Henry Frederick Edgecumbe Edwardes

Researched and written by Brian Bouchard

Henry, born 21 December 1878, was one of five children from the marriage of Edgecumbe Ferguson Edwardes, a solicitor, and his wife Emily Yair, nee Dobson. Having attended Crediton Grammar School, he went up to St. John’s College, Cambridge. Gaining a BA during 1900, he became a languages teacher, firstly at Carlisle Grammar School, then at Coatham School, at a school in Paris, at Shrewsbury School, Kimberley Boys High School, South Africa, Wakefield Grammar School and University College School, London. In the Summer Term of 1914 he joined the Staff of Abingdon School as an Assistant Master but enlisted on 6 October 1914, described as 5ft 11 ins tall, weighing 154lb, with brown hair and blue eyes, in the 21st Battalion (4th Public School) Royal Fusiliers (raised at Epsom by the Public Schools and University Mens’ Forces on 11 September 1914).

From The Abingdonian December 1914: –
“Mr Edwardes has also enlisted, but we hope to welcome him back again when the war is over.

Letter from Private HFE Edwards, 4th Co. 4th Battn Royal Fusiliers, Ashtead, Surrey

‘I am billeted with some 60 others in a sort of tin shed arrangement. All my Battalion are billeted on this village of Ashtead and most of them are very well off, as most of the houses belong to prosperous retired London merchants who treat their billetees very well. My own billet however is more Spartan in character, more like camp life – we have to sleep in our blankets and overcoats and do our washing in the open air and the old woman who runs the show has a keen eye for business. I am not sorry to be here rather than in more luxurious quarters, as the change will not be so great when we do go into camp. They are building a hundred huts, each holding a platoon, on Epsom Downs, and part of our fatigue duties consist in going up there and assisting in the building operations. I spent one day in carting timber from Epsom Goods yard and another in sawing up wood, and now we have to go and dig the trenches for the drain pipes. When we happen to be the Company in waiting we have to provide a night guard which means 16 hours sentry go – not too attractive a job on a wet night with the wind whistling over the Downs. However, we all remain merry and bright and extract a great deal of fun out of most unpromising situations. They are a sporting lot of fellows here. I am just recovering from vaccination. They give us an extra strong dose – just to make certain I suppose – and most of us have had arms about three times the size of Sandow’s. The latest rumour is that we are going to France early in January, but there are so many rumours about that one does not know what to believe.’”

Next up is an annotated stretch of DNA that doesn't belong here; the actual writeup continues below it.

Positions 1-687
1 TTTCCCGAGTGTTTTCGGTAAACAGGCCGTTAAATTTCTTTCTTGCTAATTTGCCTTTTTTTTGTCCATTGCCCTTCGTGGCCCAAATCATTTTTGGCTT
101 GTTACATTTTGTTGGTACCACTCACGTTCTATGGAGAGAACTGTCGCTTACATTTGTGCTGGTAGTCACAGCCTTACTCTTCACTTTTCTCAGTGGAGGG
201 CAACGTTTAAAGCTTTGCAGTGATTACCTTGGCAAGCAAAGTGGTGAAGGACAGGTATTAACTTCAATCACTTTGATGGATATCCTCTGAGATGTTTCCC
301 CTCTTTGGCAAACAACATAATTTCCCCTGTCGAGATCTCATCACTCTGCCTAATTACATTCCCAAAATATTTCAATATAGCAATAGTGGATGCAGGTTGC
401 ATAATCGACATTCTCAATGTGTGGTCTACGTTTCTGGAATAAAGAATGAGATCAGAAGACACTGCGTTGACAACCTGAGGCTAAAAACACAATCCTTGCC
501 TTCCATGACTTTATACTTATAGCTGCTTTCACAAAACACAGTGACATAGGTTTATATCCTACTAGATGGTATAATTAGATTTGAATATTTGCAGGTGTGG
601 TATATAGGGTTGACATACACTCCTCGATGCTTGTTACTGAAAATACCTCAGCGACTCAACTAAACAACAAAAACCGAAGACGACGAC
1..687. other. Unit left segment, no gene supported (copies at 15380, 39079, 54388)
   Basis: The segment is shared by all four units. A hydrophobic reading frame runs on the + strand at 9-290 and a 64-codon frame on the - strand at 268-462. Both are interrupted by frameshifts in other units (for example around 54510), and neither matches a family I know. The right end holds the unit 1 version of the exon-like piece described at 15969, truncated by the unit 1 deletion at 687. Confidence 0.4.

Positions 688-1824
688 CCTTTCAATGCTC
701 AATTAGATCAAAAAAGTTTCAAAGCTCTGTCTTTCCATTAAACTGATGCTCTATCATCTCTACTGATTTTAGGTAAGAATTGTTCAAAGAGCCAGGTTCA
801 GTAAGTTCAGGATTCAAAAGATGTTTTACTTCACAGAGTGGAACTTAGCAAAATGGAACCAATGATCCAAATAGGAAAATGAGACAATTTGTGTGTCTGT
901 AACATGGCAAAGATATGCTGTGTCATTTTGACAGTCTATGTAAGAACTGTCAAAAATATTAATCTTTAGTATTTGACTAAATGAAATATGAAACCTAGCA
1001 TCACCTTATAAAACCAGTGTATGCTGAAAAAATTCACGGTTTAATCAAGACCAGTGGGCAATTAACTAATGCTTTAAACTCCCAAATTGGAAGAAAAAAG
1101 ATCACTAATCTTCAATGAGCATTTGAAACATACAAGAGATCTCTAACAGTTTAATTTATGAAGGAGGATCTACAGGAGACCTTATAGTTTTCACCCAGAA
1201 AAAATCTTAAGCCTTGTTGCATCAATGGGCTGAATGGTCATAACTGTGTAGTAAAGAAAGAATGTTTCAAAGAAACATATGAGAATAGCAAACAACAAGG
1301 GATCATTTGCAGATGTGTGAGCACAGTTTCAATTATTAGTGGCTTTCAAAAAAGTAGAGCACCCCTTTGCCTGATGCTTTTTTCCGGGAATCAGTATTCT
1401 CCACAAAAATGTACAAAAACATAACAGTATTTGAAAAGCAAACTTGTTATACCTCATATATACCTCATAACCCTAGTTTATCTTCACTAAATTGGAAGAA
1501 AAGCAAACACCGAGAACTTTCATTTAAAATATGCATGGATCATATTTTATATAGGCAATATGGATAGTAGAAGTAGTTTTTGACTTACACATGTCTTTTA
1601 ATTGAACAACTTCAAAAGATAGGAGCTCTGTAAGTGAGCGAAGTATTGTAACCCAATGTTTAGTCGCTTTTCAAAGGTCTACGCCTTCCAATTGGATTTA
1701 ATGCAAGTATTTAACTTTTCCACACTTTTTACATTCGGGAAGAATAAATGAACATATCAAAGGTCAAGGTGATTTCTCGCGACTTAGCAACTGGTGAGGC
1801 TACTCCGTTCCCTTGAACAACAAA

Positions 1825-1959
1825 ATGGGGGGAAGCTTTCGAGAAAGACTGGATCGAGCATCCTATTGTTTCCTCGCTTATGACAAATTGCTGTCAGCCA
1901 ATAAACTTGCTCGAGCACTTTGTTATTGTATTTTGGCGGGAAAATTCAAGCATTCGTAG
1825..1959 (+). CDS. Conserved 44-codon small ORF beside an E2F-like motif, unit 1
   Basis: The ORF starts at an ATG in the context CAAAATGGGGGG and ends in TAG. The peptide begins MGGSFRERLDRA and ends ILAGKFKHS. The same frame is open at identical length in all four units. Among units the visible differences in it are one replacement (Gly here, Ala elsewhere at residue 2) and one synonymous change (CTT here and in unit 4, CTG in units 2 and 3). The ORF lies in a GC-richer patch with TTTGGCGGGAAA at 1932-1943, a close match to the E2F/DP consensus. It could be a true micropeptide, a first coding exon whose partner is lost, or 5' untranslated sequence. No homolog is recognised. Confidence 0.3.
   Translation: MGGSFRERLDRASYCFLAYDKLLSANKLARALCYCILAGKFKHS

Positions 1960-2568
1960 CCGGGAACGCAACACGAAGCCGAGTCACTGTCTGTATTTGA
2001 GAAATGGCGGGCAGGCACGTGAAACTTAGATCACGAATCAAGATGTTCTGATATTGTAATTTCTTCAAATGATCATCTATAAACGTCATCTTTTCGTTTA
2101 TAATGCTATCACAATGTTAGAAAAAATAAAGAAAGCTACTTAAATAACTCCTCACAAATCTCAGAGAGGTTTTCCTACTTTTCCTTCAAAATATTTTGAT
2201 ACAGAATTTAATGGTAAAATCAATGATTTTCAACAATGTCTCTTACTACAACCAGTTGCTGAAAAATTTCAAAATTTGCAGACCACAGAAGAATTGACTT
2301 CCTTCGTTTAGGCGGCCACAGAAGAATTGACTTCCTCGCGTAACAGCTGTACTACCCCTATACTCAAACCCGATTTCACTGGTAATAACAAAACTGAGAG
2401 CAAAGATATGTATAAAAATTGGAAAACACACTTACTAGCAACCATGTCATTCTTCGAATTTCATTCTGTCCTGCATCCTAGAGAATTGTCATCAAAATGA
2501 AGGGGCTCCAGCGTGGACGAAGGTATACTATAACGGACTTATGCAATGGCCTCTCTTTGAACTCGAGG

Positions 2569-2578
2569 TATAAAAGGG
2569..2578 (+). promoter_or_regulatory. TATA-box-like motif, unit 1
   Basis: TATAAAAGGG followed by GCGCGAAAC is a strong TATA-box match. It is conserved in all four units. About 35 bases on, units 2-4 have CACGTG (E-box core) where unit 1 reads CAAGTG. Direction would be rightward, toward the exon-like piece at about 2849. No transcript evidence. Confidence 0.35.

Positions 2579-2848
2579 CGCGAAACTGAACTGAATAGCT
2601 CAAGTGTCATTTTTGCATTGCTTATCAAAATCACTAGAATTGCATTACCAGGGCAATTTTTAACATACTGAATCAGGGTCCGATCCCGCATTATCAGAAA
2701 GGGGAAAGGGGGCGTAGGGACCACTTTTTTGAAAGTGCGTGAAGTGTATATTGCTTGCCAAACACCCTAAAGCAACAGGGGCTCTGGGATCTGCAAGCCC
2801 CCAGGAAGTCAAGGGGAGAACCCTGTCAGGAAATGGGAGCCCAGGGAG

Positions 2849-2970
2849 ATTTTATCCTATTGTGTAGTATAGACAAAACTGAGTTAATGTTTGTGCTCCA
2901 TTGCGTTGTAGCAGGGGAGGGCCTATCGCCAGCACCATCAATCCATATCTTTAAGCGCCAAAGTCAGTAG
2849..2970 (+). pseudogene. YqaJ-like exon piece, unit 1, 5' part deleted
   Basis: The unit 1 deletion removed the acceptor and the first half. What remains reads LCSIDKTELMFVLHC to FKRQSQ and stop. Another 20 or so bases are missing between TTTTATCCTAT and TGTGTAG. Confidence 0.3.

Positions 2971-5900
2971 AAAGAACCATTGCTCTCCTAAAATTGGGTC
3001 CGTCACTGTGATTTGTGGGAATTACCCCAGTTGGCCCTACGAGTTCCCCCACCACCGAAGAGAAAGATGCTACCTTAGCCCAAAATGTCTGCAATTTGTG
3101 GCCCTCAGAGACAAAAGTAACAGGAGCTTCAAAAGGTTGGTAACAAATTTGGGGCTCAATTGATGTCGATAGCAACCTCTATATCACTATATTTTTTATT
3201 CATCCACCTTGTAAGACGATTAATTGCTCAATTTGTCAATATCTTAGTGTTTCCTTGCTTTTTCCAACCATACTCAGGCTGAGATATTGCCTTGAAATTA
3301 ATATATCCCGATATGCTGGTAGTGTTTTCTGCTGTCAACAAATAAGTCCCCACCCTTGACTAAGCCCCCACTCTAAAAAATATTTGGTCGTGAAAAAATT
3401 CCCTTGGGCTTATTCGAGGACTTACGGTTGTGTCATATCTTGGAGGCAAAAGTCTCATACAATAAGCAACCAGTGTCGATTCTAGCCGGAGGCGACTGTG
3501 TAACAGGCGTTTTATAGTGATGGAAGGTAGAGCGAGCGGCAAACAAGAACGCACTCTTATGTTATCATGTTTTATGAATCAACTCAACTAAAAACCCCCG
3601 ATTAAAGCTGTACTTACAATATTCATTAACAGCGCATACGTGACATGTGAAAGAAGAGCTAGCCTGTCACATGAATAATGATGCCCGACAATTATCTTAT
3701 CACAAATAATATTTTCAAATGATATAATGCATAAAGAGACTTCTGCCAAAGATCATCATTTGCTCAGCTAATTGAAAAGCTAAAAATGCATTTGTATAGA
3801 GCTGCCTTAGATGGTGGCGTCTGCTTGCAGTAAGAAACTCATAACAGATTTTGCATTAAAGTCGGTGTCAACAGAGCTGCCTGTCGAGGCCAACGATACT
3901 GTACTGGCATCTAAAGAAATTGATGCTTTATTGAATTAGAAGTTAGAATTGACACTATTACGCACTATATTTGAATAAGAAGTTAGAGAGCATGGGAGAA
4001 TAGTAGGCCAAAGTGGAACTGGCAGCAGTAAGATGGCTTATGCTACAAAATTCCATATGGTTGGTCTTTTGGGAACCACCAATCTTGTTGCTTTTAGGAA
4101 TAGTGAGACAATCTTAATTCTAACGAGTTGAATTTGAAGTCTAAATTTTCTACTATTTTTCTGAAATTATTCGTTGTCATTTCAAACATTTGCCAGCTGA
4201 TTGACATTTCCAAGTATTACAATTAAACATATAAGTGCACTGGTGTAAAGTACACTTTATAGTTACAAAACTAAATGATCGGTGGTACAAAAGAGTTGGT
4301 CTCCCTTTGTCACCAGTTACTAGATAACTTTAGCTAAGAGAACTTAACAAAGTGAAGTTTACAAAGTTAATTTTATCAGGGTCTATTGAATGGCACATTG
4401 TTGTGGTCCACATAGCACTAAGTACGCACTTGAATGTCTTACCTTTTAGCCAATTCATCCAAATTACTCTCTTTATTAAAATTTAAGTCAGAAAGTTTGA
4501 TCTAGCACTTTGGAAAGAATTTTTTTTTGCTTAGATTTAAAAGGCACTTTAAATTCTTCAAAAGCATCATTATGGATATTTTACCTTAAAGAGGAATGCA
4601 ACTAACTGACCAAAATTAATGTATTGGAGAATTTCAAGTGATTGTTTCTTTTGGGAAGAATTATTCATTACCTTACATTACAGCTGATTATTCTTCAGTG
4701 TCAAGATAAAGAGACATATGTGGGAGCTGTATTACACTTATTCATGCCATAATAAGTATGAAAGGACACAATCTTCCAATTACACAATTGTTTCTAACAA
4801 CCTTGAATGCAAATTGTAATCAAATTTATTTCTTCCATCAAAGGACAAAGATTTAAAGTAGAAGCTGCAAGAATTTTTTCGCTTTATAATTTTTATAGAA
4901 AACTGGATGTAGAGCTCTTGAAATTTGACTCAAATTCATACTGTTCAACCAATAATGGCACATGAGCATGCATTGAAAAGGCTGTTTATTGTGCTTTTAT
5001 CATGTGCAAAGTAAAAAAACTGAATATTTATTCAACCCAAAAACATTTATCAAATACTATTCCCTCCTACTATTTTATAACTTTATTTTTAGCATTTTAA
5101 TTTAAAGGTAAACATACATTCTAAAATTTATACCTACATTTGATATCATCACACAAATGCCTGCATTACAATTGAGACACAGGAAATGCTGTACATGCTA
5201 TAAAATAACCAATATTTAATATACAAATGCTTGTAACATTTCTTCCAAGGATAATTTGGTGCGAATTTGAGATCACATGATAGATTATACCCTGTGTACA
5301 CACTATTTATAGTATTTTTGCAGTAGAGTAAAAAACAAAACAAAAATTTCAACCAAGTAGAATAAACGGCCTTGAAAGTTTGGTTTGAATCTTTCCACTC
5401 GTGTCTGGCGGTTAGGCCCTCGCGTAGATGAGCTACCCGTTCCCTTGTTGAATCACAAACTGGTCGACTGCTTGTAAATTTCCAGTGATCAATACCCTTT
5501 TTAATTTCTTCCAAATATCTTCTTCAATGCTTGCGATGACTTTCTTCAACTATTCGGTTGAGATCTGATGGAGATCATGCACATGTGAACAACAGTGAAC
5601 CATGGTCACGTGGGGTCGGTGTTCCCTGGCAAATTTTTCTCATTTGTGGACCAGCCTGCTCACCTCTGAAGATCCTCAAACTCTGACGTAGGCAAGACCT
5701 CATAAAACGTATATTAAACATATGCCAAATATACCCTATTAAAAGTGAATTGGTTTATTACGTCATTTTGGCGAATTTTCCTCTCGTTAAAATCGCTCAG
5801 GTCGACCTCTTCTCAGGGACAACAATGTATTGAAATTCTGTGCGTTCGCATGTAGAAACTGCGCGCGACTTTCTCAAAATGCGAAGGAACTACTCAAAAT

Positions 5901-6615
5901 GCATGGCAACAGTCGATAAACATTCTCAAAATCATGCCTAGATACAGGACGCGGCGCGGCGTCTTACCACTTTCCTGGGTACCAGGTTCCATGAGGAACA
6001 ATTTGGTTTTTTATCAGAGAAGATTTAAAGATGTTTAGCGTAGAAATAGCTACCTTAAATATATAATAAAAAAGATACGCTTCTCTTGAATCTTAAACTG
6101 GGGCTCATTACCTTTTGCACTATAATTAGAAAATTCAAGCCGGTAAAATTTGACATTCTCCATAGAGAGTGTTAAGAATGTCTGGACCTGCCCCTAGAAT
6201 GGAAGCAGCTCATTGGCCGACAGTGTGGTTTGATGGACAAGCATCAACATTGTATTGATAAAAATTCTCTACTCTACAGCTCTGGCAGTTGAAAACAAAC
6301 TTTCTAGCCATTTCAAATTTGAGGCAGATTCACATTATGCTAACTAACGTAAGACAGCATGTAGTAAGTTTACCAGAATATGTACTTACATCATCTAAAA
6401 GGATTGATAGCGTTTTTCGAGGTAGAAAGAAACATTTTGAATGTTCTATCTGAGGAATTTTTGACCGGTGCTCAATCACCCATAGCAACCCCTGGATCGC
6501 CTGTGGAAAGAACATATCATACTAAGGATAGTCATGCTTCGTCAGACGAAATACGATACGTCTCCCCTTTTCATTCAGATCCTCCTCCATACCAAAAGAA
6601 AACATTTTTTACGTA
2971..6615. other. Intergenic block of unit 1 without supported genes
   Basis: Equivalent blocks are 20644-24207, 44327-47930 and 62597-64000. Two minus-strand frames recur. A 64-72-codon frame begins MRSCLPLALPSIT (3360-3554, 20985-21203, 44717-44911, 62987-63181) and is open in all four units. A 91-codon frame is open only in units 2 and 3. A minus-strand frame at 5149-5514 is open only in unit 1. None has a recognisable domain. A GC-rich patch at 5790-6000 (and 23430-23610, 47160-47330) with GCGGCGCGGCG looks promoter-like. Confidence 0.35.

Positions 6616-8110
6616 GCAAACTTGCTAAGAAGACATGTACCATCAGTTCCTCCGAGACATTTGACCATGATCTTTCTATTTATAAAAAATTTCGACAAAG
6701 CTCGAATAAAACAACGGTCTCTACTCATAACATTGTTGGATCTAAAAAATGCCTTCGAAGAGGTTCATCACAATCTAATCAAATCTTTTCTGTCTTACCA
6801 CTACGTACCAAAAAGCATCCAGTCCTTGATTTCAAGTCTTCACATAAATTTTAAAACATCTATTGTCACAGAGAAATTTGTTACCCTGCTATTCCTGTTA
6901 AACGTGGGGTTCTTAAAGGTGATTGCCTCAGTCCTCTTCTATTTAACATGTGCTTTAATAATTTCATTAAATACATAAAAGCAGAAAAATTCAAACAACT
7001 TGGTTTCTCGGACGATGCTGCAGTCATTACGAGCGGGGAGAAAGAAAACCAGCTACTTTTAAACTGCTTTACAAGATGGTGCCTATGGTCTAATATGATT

In June 1915 the Public Schools and University Men’s Force of four battalions was transferred to Clipstone Camp, Nottinghamshire, and assigned to 98th Brigade in 33rd Division. On 1 July 1915, in common with other locally raised units, they were taken over by the War Office. In August 1915 these troops moved on to Tidworth, Wiltshire and by 10 August the concentration of the Division on Salisbury Plain was complete. On 4 November the Division was ordered to prepare to move to France. Four days later Her Majesty the Queen inspected the Division at Figheldean Down. Entrainment began on 12 November1915 when the Division embarked for France and Flanders. The 21st Royal Fusiliers left camp at Perham Down for Folkestone, 14 November 1915, to embarked on SS Princess Victoria for Calais and proceed to  Boulogne by rail.

Four months later Edwardes was returned to England to attend cadet school. He was commissioned as a second lieutenant in the Duke of Cornwall’s Light Infantry on July 6 1916. He died of wounds, 6 February 1917, in a raid on enemy trenches eight months after receiving his commission, and was buried at Bethune Town Cemetery, France, aged 38. In the raid of merely 20 minutes only two men had been killed.

His demise was recorded in The Abingdonian, March 1917: –

“EDWARDES – 2nd Lieut. H. F. E. Edwardes, Duke of Cornwall’s Light Infantry. Later he returned to England and after going through a cadet’s course he obtained his commission in the D.C.L.I. During his short time at the School he took a prominent part in the life of the place, being himself a keen cricketer and a man of varied interests.”

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